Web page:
The Three Questions with Blind Steal in Button Position

Texas Holdem Poker Tips – Broadway hand

We’ve all run into the situation many times where we’re in back position with a player in the blinds playing to the flop round. However, most of us have a better understanding of when to raise with a wide range and are less aware of how the wide range interacts with a wide variety of public hands.

So, as an exercise, let’s walk through a preflop and flop round scenario. I’ll stop halfway through to test you.

You’re in button position and the players in front of you all fold. Your raise range is:

  • AA-22 (all pairs), AK-A2 (all Ax cards)
  • KQ-K8, K7s-K2s
  • QJ-Q8, Q7s-Q5s
  • JT-J8, J7s
  • T9-T8, T7s
  • 98-54 (ties), 97-64 (ties with a point spread), 43s, 53s

This is at least a fairly common lead-raising range – all pairs, all cards with aces, all double high cards over 10 (Broadway hand), some non-flush cards with overcards, some flush cards with overcards, and some straights.

I have three questions for you about this lead-raising range. First read the questions, then close your eyes for a moment and think about your answers. So, now let’s begin.

What percentage of your starting hand do you raise with?

This list above includes 690 of the 1326 possible starting hand combinations, which means that your range includes 52% of your starting hands.

The big blind player calls and the flop is J♠ 3♠ 2♣ .

How many combinations in your range have at least one pair on this public side of the board?

This flop blocks (blocks) 46 of the 690 combinations in the raising range. Of the remaining 644 combinations, 69 are pocket pairs (9 of the initial 78 pocket pair combinations are blocked); 73 are non-pairs that include a jack (12 each of AJ-J8, plus one J7s combination); 12 A3 and A2 combinations, and four other flush draws (K3s, K2s, 53s, 43s).

This means that 158 of your 644 flop round bottom card combinations – about 1/4 of this range (24.5%) – have a pair or better.

How many combinations in your range do you have that don’t make a pair but have a flush hear or straight hear?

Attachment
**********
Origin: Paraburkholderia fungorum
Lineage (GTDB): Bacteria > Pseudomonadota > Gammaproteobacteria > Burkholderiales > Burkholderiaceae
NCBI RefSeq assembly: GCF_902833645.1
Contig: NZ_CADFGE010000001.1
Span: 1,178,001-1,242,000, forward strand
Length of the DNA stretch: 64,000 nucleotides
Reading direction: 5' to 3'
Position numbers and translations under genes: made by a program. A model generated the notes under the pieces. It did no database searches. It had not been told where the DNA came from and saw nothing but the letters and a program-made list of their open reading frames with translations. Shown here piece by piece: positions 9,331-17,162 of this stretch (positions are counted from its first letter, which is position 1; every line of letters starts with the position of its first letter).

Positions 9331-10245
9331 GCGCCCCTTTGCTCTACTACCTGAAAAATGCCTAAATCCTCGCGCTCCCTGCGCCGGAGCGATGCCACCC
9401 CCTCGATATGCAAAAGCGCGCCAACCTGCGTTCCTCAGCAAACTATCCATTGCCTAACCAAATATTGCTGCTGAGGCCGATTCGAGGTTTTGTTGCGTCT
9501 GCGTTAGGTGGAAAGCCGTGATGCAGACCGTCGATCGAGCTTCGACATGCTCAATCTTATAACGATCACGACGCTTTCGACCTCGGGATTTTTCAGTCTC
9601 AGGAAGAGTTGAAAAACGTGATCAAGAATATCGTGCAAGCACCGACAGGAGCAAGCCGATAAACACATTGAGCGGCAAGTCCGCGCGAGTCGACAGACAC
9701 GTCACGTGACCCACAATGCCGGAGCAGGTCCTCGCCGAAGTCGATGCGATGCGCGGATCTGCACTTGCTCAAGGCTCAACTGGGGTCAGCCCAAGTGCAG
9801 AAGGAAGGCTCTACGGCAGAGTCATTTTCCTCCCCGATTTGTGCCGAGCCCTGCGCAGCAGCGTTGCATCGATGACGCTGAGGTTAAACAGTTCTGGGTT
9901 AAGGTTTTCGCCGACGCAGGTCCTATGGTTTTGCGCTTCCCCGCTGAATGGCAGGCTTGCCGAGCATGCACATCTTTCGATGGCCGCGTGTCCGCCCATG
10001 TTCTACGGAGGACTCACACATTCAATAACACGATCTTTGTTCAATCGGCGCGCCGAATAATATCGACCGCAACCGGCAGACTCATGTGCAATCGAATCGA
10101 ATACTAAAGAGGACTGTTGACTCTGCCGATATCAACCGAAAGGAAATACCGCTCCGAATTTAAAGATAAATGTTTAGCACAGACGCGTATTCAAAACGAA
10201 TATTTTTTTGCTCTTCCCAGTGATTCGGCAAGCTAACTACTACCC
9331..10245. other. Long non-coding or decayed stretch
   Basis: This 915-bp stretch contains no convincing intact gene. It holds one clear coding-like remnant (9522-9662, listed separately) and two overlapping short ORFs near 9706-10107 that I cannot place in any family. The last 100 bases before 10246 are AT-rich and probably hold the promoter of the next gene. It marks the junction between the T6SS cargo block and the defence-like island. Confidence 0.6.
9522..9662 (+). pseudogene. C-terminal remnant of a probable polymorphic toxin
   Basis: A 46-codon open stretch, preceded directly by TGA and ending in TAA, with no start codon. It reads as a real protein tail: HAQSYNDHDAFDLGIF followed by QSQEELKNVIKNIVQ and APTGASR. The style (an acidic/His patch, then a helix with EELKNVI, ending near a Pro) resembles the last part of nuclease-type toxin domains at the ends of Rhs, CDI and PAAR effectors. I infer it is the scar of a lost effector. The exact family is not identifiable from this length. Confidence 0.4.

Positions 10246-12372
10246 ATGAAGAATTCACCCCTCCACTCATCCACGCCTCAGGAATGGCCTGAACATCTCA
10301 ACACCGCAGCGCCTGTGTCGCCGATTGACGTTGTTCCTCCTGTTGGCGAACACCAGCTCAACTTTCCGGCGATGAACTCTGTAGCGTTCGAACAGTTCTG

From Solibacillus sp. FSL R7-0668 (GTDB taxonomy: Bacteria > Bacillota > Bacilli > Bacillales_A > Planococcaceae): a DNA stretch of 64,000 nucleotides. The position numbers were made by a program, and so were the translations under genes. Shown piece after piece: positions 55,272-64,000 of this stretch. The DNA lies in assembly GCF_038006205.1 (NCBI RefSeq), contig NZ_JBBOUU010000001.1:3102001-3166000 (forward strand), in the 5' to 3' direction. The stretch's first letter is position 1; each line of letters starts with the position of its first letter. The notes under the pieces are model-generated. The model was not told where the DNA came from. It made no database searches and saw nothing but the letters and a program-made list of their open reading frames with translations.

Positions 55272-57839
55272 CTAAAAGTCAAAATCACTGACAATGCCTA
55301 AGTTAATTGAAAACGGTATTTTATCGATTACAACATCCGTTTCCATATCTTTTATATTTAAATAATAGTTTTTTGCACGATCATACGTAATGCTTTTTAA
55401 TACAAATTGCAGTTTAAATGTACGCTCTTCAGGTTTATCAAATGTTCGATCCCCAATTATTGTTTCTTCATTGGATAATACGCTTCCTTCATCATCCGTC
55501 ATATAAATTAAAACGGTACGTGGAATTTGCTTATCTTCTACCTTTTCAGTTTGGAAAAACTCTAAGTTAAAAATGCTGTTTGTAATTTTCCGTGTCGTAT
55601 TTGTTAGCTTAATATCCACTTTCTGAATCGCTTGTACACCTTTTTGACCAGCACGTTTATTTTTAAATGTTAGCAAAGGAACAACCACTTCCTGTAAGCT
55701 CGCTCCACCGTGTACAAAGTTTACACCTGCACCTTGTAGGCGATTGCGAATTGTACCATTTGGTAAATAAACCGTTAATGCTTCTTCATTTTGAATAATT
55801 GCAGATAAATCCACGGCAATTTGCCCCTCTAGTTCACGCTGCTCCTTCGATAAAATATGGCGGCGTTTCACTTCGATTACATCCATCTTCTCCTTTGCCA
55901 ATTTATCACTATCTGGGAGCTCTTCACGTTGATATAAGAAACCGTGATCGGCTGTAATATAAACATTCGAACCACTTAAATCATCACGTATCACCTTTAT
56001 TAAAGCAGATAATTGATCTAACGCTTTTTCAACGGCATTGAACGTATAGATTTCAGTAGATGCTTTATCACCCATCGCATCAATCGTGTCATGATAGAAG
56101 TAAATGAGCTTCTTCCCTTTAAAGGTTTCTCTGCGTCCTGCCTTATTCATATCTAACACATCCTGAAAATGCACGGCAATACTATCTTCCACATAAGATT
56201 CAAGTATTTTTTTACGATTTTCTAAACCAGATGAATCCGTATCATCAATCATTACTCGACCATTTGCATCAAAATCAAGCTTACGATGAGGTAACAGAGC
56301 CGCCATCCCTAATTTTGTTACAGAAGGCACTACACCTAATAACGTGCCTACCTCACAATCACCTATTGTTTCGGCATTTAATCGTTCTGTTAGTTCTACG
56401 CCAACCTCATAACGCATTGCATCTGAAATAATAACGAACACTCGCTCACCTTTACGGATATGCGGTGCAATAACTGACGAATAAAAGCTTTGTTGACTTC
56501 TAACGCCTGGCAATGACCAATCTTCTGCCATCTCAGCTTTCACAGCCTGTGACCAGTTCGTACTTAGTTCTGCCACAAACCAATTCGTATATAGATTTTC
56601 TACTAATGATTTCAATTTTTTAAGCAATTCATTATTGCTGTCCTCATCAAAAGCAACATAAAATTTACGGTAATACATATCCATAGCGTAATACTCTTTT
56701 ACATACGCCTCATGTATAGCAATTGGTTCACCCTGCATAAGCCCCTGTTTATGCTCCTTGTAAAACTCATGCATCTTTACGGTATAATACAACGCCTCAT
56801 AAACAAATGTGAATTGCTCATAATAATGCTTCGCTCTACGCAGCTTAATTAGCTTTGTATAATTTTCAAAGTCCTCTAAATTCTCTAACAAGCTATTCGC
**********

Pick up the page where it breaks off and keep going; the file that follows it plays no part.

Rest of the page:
There are 9 flush Ax and 8 flush Kx that do not form a pair. We also list 6 Qx flushes that do not make a pair, 3 Tx flushes and 9 other flush combinations (5 combinations of straights and 4 straights with a point spread). This constitutes 35 flush combinations. Among the straight combinations, there are 16 two-end straight combinations and 48 gutshot combinations (A4, A5 and 64). Of course, there are four combinations that we have already counted, since they are also flush draws. This makes 60 combinations of straight hearings.

Out of the 644 flop round range combinations, we have 95 hearing combinations, which is about 15% of our range.

Even if we raise with a wider range, we still hit the flop face often

I hope this simple exercise has improved your understanding of the general condition of wide ranges on this common public side of the board. Although you raised with a very wide range, it is not particularly difficult for you to have some hand power on this seemingly unimpressive flop of J♠ 3♠ 2♣.

These three components of your range – the pair, the flush hear and the straight hear – plus your double high card, make up half of your flop-round range.

How to play with all of these cards is a more difficult question (not to mention the other half of your range), and when you are starting to get into this situation, try to improve your understanding with these types of questions, which will help you improve and understand your betting and checking ranges.

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